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Degradation of the Disease-Associated Prion Protein by a Serine Protease from Lichens

Overview of attention for article published in PLoS ONE, May 2011
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About this Attention Score

  • In the top 25% of all research outputs scored by Altmetric
  • High Attention Score compared to outputs of the same age (94th percentile)
  • High Attention Score compared to outputs of the same age and source (90th percentile)

Mentioned by

blogs
1 blog
twitter
2 tweeters
facebook
3 Facebook pages
wikipedia
3 Wikipedia pages

Citations

dimensions_citation
28 Dimensions

Readers on

mendeley
70 Mendeley
citeulike
1 CiteULike
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1 Connotea
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Title
Degradation of the Disease-Associated Prion Protein by a Serine Protease from Lichens
Published in
PLoS ONE, May 2011
DOI 10.1371/journal.pone.0019836
Pubmed ID
Authors

Christopher J. Johnson, James P. Bennett, Steven M. Biro, Juan Camilo Duque-Velasquez, Cynthia M. Rodriguez, Richard A. Bessen, Tonie E. Rocke

Abstract

The disease-associated prion protein (PrP(TSE)), the probable etiological agent of the transmissible spongiform encephalopathies (TSEs), is resistant to degradation and can persist in the environment. Lichens, mutualistic symbioses containing fungi, algae, bacteria and occasionally cyanobacteria, are ubiquitous in the environment and have evolved unique biological activities allowing their survival in challenging ecological niches. We investigated PrP(TSE) inactivation by lichens and found acetone extracts of three lichen species (Parmelia sulcata, Cladonia rangiferina and Lobaria pulmonaria) have the ability to degrade prion protein (PrP) from TSE-infected hamsters, mice and deer. Immunoblots measuring PrP levels and protein misfolding cyclic amplification indicated at least two logs of reductions in PrP(TSE). Degradative activity was not found in closely related lichen species or in algae or a cyanobacterium that inhabit lichens. Degradation was blocked by Pefabloc SC, a serine protease inhibitor, but not inhibitors of other proteases or enzymes. Additionally, we found that PrP levels in PrP(TSE)-enriched preps or infected brain homogenates are also reduced following exposure to freshly-collected P. sulcata or an aqueous extract of the lichen. Our findings indicate that these lichen extracts efficiently degrade PrP(TSE) and suggest that some lichens could have potential to inactivate TSE infectivity on the landscape or be a source for agents to degrade prions. Further work to clone and characterize the protease, assess its effect on TSE infectivity and determine which organism or organisms present in lichens produce or influence the protease activity is warranted.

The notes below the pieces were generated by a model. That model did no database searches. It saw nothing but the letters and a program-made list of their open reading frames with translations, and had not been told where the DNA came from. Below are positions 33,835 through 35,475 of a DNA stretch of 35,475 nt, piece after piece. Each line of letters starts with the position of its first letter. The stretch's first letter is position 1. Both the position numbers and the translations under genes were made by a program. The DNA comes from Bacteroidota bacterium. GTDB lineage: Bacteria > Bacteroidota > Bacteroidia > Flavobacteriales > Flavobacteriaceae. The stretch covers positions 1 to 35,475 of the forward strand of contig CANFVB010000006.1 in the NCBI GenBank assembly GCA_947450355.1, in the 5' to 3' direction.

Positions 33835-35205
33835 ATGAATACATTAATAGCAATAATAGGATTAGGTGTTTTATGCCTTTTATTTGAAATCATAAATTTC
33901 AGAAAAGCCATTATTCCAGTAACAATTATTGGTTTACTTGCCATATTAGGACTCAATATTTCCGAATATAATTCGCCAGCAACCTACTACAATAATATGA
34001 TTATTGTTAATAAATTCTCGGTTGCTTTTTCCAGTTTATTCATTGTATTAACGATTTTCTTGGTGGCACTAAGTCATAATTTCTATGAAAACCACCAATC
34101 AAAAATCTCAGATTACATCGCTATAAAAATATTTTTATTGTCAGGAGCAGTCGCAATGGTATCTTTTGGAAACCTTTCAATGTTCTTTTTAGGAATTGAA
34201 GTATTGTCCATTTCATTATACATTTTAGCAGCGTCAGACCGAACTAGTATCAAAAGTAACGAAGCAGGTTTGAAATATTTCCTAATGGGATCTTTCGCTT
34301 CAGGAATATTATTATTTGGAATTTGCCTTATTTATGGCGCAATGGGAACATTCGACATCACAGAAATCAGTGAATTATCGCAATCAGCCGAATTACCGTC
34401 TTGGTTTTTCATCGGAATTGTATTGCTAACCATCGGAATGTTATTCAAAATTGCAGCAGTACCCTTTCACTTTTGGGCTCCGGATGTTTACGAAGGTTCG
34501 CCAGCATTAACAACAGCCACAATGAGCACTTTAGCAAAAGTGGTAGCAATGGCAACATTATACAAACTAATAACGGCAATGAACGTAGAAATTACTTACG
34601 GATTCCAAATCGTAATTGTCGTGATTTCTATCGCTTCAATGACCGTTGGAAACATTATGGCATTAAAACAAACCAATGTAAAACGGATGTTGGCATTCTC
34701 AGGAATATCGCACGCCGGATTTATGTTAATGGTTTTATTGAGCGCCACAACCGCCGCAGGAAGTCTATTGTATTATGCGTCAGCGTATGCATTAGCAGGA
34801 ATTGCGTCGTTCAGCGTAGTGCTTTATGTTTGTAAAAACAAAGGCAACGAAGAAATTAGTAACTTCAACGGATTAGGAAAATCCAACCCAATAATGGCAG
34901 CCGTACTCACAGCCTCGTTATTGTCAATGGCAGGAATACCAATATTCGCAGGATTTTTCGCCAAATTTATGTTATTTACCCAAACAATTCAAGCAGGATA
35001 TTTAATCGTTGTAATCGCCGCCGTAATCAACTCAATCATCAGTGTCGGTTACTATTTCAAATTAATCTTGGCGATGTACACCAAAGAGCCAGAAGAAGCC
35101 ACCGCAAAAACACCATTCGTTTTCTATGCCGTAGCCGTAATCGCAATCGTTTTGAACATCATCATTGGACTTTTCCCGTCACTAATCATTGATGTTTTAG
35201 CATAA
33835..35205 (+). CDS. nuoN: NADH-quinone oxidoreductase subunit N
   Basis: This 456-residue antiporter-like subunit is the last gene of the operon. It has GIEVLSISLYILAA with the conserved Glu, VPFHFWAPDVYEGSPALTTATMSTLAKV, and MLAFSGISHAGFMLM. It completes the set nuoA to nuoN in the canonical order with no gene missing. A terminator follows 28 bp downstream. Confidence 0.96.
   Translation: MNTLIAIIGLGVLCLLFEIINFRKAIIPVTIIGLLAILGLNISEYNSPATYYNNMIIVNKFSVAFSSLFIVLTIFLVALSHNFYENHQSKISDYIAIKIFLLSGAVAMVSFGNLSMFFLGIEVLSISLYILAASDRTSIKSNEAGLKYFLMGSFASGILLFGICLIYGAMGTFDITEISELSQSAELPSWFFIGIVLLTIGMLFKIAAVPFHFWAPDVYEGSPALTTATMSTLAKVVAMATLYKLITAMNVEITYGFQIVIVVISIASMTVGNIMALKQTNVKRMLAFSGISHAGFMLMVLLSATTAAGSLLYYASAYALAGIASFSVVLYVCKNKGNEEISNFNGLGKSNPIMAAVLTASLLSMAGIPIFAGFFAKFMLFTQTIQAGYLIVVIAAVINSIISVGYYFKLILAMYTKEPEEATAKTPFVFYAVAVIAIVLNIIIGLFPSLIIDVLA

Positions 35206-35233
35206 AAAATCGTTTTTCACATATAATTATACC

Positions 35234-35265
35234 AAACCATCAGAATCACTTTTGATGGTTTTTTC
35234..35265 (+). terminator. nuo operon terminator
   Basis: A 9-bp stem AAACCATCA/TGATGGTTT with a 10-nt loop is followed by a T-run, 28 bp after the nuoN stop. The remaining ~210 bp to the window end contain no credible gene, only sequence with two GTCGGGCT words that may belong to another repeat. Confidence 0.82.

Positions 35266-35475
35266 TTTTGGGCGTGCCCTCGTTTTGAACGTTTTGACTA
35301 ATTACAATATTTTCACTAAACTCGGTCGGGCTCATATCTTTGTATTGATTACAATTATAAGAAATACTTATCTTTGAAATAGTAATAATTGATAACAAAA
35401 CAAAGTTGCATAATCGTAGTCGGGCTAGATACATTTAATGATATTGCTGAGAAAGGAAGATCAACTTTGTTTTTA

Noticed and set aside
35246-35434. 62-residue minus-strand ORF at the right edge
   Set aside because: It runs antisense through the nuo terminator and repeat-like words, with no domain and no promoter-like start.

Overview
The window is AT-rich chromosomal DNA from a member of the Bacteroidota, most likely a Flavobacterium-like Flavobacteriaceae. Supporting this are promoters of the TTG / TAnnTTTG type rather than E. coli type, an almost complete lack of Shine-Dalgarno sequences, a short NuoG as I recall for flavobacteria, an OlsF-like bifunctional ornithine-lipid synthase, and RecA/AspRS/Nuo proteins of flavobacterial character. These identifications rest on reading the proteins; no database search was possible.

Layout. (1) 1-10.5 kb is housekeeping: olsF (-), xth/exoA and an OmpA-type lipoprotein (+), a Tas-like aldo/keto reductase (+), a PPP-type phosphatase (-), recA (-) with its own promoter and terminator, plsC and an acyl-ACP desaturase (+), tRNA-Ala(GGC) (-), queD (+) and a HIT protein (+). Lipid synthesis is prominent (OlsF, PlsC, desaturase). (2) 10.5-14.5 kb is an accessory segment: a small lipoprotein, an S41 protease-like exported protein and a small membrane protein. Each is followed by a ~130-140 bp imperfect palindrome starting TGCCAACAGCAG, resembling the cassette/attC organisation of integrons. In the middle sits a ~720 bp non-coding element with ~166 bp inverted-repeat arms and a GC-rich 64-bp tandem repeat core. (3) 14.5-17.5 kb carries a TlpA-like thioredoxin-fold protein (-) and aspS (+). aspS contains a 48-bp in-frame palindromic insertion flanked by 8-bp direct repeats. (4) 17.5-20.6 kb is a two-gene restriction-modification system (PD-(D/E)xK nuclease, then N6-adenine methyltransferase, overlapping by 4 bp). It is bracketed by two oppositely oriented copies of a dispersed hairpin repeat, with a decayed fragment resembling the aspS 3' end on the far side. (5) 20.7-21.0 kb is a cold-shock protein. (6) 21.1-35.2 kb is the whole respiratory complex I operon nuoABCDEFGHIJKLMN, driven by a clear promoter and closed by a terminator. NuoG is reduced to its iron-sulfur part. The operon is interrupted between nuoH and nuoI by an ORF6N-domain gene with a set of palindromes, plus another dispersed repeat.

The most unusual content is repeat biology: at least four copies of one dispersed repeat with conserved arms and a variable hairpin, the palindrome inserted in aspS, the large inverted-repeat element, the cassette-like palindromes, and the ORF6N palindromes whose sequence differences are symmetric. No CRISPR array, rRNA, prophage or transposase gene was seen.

Twitter Demographics

The data shown below were collected from the profiles of 2 tweeters who shared this research output. Click here to find out more about how the information was compiled.

Mendeley readers

The data shown below were compiled from readership statistics for 70 Mendeley readers of this research output. Click here to see the associated Mendeley record.

Geographical breakdown

Country Count As %
Indonesia 2 3%
Mexico 1 1%
United States 1 1%
Unknown 66 94%

Demographic breakdown

Readers by professional status Count As %
Student > Bachelor 17 24%
Researcher 16 23%
Student > Ph. D. Student 13 19%
Student > Master 7 10%
Professor 6 9%
Other 11 16%
Readers by discipline Count As %
Agricultural and Biological Sciences 36 51%
Biochemistry, Genetics and Molecular Biology 13 19%
Chemistry 4 6%
Environmental Science 3 4%
Medicine and Dentistry 3 4%
Other 11 16%

Attention Score in Context

This research output has an Altmetric Attention Score of 17. This is our high-level measure of the quality and quantity of online attention that it has received. This Attention Score, as well as the ranking and number of research outputs shown below, was calculated when the research output was last mentioned on 18 December 2016.
All research outputs
#802,768
of 12,367,902 outputs
Outputs from PLoS ONE
#14,467
of 135,634 outputs
Outputs of similar age
#13,230
of 226,009 outputs
Outputs of similar age from PLoS ONE
#390
of 4,175 outputs
Altmetric has tracked 12,367,902 research outputs across all sources so far. Compared to these this one has done particularly well and is in the 93rd percentile: it's in the top 10% of all research outputs ever tracked by Altmetric.
So far Altmetric has tracked 135,634 research outputs from this source. They typically receive a lot more attention than average, with a mean Attention Score of 11.7. This one has done well, scoring higher than 89% of its peers.
Older research outputs will score higher simply because they've had more time to accumulate mentions. To account for age we can compare this Altmetric Attention Score to the 226,009 tracked outputs that were published within six weeks on either side of this one in any source. This one has done particularly well, scoring higher than 94% of its contemporaries.
We're also able to compare this research output to 4,175 others from the same source and published within six weeks on either side of this one. This one has done particularly well, scoring higher than 90% of its contemporaries.